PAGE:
Diffusion-oriented policies are also crucial. For complex systems, such as biorefineries, public-private partnerships around demonstrators can help to resolve technical and economic questions about production before the necessary large investments are made. Governments also have roles to play to help small and medium size enterprises understand and eventually adopt emerging technologies. Further downstream, the certification of technologies, such as 3D printing, will support their diffusion by controlling for possible negative impacts, e.g. related to the risk of environment damage.

Numerous specific challenges may hinder the necessary policy changes. Since the Next Production Revolution has implications for a wide range of fields (including digital infrastructure, skills and intellectual property rights) that were previously not closely coordinated or connected in government, it could accentuate co-ordination problems already apparent in many countries. Governments also often lack knowledge and skills in many areas of complex and fast-evolving new technology. Supporting the transition to Industry 4.0 challenges governments to act with greater foresight and technical understanding across multiple policy domains. Accelerated innovation also raises challenges in providing targeted support, as targets may change so rapidly that traditional instruments could become irrelevant. Governments need to adapt: adopting broader targets, moving targets and flexible management are possible avenues.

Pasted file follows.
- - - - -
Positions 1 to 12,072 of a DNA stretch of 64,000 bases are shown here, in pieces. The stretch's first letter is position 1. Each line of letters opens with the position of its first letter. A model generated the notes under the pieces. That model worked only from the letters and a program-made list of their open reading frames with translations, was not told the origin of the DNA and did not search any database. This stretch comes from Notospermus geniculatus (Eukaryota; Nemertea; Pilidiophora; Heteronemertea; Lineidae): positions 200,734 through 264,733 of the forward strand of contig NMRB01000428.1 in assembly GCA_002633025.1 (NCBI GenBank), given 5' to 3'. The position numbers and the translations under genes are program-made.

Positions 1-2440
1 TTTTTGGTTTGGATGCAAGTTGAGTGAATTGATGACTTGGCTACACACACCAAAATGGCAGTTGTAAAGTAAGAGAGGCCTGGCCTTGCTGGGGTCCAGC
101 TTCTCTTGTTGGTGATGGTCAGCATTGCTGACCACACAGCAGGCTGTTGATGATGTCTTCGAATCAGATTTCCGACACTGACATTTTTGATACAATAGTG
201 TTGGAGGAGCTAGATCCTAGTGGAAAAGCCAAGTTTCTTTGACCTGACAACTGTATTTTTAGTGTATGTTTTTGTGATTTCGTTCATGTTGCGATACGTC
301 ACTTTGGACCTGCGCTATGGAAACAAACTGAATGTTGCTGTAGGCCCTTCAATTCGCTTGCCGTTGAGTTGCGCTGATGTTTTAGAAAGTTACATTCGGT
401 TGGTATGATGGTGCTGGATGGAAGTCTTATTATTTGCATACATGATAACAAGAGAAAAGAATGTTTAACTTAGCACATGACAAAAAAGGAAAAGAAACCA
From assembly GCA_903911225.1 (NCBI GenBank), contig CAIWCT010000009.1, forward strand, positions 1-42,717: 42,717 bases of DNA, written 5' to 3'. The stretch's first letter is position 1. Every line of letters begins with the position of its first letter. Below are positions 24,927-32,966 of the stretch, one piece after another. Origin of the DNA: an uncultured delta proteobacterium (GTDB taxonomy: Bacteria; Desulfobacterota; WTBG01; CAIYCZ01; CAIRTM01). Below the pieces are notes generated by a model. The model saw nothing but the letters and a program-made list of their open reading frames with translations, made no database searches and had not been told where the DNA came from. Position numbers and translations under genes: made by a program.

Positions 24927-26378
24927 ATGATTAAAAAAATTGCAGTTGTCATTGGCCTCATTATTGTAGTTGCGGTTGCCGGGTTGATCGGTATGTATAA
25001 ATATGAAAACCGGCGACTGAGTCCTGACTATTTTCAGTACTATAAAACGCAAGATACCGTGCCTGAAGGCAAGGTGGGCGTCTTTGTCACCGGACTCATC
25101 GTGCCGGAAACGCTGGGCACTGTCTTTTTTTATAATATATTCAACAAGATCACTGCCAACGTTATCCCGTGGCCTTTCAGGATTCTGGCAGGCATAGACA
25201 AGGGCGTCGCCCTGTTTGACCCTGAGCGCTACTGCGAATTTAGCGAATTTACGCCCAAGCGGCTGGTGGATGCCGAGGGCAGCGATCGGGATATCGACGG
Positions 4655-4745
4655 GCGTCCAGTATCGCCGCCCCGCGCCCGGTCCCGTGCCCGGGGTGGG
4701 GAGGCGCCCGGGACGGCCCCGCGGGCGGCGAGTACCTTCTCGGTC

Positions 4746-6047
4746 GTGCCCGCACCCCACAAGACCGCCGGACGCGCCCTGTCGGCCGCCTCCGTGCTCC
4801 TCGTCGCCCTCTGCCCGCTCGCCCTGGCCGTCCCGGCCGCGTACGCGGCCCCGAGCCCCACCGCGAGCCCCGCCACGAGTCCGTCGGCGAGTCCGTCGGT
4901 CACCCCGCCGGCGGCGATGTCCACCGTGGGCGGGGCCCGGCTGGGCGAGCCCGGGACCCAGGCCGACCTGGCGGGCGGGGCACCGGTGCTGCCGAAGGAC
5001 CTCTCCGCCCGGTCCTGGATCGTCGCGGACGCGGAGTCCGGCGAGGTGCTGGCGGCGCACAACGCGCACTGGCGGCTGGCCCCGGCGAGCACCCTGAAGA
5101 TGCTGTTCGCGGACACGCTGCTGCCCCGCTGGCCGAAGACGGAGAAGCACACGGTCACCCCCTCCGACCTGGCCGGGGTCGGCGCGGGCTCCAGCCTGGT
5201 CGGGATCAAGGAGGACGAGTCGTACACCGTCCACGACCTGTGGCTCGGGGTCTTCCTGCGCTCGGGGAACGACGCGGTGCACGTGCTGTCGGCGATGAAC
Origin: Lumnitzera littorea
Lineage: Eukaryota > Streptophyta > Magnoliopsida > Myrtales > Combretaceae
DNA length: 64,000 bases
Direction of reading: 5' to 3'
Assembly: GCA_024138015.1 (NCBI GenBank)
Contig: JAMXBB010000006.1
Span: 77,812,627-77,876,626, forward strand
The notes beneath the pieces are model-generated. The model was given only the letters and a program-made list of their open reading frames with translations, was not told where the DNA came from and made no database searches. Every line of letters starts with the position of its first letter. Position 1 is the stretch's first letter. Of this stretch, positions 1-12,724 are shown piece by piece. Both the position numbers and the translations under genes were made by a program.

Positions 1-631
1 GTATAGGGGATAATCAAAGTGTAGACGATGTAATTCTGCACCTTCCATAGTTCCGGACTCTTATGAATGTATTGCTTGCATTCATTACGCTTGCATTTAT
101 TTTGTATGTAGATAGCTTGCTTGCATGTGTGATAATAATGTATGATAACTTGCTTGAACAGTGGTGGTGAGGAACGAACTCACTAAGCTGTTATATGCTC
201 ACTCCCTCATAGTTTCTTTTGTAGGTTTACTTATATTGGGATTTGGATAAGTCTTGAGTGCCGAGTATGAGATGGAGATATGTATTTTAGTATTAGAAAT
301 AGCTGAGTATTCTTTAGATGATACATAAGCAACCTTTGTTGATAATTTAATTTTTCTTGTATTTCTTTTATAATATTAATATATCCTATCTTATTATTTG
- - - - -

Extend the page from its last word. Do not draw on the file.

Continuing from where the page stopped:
Several emerging technologies arise in a wide range of fields not previously closely connected in government, creating co-ordination problems. Many governments also lack knowledge and skills relevant to complex, fast-evolving new technologies.

Reaping the benefits of emerging technologies to ensure economic and social progress requires substantial and effective investment in research and innovation

Although the quality and type of research and innovation are as important as the absolute funding amounts allocated, all the policy initiatives outlined above require financial resources. However, whether current trends in public R&D efforts are commensurate with the current and future challenges needing to be addressed is an open question. Government budget allocations for R&D (GBARD) typically rose before the crisis. A few years after the crisis, however, once the additional spending related to stimulus packages and recovery plans had been exhausted, GBARD decreased or flattened in all Group of Seven countries (G7), except Germany. Given that these countries had the largest R&D budgets, GBARD has declined overall in the OECD area (Figure 1.3).

Figure 1.3. Government budget allocations for civil R&D, 2000-08 and 2008-17
Figure 1.3. Government budget allocations for civil R&D, 2000-08 and 2008-17

Note: GBARD less defence.

Source: Calculations based on OECD (2018d), "Research and Development Statistics: Government budget appropriations or outlays for RD", OECD Science, Technology and R&D Statistics (database), (accessed on 14 September 2018).



The current trend in public R&D spending may not match the current and future challenges that science and innovation must address. Since 2010, government R&D expenditures in the OECD as a whole and in almost all G7 countries have stagnated or decreased not only in absolute amounts and relative to GDP, but also as a share of total government expenditure.